Addressing a Jacksonville City Council committee Tuesday, Sheriff Mike Williams signaled his department’s commitment to a pilot program for body cameras “sooner than later,” even as major questions remain about hardware costs, capabilities of cameras, and time frame of deployment.
Williams expects to have the program begun “no later than the spring,” he told the Public Health and Safety committee Tuesday morning.
The specs of the program are fairly elastic, as is the timeframe: 100 to 300 cameras, over a three- to six-month period.
They will, said Sheriff Williams, be deployed “not just in high-crime neighborhoods,” but “all over the city.”
Regarding the video, the Jacksonville Sheriff’s Office will “abide by state law” regarding public records requests, Williams said.
Four to six different vendors will be considered during the pilot program, which means there could be variability in results.
“The video could be different,” Williams said. There could also be “issues with angles,” as “some provide a field of view more than officers can see,” which wouldn’t be optimal in understanding how the officer perceived a situation.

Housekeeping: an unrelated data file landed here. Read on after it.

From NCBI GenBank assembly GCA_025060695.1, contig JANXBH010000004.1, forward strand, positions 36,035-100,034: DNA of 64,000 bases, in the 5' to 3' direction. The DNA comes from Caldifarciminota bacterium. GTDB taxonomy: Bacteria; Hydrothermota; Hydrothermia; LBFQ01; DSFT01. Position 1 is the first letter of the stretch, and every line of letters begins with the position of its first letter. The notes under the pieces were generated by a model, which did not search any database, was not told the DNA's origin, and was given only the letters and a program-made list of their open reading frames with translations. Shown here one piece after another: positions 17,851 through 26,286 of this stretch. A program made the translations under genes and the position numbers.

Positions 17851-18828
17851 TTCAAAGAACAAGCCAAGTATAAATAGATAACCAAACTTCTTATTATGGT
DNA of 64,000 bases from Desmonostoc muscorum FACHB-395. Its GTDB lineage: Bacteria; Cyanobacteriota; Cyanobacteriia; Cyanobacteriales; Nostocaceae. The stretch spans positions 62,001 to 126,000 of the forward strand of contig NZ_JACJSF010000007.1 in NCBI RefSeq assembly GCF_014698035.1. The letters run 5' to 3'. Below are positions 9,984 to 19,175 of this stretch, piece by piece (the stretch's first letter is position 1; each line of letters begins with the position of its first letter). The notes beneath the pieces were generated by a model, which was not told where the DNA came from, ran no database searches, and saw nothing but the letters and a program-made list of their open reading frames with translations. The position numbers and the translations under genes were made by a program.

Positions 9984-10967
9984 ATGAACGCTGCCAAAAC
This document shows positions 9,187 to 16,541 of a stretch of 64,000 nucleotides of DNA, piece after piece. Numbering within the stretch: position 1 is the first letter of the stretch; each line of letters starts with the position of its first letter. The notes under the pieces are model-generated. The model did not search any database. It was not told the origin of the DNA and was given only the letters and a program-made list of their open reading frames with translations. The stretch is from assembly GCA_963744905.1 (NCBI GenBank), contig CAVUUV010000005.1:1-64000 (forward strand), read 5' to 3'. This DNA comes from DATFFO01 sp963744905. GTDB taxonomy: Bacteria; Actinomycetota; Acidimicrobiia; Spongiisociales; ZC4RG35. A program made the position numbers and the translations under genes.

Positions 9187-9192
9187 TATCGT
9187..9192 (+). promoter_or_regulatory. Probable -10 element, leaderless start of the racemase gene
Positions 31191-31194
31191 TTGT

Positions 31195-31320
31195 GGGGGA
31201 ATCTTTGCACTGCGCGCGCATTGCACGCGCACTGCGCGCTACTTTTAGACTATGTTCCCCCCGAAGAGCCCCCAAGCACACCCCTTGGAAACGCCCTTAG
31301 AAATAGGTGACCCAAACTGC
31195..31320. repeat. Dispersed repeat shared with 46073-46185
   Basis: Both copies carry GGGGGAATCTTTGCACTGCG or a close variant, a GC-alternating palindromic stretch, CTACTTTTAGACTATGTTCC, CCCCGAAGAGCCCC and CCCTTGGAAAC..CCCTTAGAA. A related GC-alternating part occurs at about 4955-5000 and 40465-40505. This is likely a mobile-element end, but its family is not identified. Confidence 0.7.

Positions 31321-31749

Training costs are also a question mark, in addition to hardware.
“I’d like to be able to deliver a solid number,” Williams said, but “right now we don’t have it.”
Meanwhile, Williams said his force wants the cameras.
“Probably 90 percent are in favor” of cameras, Williams said. “Most law enforcement officers realize there’s a lot of value there.”
There’s no “strong undercurrent of opposition” and “the union is part of the process.”
Regarding the effects of body cameras on law enforcement, Williams believes “the jury is still out,” though “most communities see an almost immediate reduction in complaints” after implementation.
Body cameras have been a priority of activist groups such as the Kemetic Empire. And public pressure on these have changed Williams’ take on the technology.
In March 2015, Williams told WJXT that “there are just too many issues related to body cameras for JSO officers at this time. More discussion is necessary.”
Though Williams has evolved on the issue in the last 17 months, there are logistical problems created by Jacksonville’s tight budgets.
“We need to get a handle on potential costs,” Council President Lori Boyer said, wanting to avoid an “either/or” situation that would be “difficult for both sides,” if expectations were built up among the public for something that the city couldn’t afford.
Boyer noted the city’s IT struggles, including the desire to replace the “inadequate” internal accounting system for four years.
She wondered how the public would react if a similar delay affected the deployment of body cameras.